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Scientists discovering ways to reduce cow gasScientists discovering ways to reduce cow gas

June 30, 2009

1 Min Read
Scientists discovering ways to reduce cow gas

Calling it a way to reduce greenhouse gas emissions, Canadian scientists are working on a plan to breed cows that will, uh, pass less methane gas.

No, seriously.

As it turns out, cattle are responsible for more than 70 percent of Canada’s methane emissions. Apparently, bovine-released gas is very potent and harmful to the environment.

Kind of makes you want to run out to the nearest Fat Burger, doesn’t it? Maybe those Canadian scientists should take a look at Uncle Fred while they’re at it.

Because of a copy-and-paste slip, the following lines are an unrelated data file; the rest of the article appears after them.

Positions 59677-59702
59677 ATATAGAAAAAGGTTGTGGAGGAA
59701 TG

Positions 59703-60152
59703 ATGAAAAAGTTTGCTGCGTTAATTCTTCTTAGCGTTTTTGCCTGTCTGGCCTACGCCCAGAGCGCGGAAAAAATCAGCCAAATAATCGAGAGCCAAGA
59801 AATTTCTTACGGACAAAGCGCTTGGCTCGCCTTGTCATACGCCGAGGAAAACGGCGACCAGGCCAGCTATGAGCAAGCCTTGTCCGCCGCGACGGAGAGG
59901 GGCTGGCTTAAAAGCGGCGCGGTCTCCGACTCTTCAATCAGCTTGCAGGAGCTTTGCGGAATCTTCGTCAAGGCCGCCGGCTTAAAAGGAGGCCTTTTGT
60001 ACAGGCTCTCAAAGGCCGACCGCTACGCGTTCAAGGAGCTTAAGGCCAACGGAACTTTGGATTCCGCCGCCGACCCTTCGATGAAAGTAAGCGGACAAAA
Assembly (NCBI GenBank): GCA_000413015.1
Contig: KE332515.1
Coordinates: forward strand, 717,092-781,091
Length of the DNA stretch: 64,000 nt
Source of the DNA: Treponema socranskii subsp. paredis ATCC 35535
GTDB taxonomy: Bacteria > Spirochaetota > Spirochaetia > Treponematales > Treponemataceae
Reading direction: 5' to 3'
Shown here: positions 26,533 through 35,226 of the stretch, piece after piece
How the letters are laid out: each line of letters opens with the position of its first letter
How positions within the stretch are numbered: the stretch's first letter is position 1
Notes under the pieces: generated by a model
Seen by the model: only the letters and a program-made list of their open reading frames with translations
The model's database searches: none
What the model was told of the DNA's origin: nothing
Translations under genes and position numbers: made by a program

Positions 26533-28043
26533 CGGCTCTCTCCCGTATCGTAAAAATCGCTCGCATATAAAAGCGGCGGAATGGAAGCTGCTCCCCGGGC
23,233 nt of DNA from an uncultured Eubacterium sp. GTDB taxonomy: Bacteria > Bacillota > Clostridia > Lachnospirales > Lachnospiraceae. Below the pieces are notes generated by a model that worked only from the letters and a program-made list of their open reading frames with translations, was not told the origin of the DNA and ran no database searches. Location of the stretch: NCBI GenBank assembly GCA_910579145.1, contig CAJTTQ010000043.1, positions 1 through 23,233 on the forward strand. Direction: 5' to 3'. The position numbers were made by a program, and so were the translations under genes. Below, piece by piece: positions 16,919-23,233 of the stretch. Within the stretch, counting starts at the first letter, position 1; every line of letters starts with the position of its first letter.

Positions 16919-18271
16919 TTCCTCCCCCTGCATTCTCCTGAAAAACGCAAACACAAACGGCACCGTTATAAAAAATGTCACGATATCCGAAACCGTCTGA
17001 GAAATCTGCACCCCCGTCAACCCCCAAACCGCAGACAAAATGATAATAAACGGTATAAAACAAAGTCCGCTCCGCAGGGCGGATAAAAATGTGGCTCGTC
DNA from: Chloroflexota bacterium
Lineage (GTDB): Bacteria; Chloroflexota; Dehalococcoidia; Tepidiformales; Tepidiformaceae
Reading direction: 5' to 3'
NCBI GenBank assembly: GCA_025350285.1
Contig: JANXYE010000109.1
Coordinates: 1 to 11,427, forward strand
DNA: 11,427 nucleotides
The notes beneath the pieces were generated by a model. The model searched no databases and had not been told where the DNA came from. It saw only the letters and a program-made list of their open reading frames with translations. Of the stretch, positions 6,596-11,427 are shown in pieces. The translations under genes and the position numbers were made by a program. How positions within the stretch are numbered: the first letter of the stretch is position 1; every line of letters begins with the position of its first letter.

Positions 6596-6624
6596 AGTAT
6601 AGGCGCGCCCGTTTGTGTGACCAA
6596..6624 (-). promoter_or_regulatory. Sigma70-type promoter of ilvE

Anyway, Stephen Moore, chair of Bovine Genomics at the University of Alberta in Edmonton, is studying cow genes in an effort to breed more environmentally-friendly cattle – cows that will release 25 percent less methane.

The findings have been published in the Journal of Animal Science.

But don’t expect to have your next romantic picnic in a stockyard, Moore has said he still has more work to do before his studies are complete and can be released in general practice.

But if the goal is reduce the carbon footprint of those delicious producers of prime rib, some ranchers say get ‘em to market sooner and monitor their diet. A little fish oil in the feed reportedly helps cut down on methane gas released by cows.

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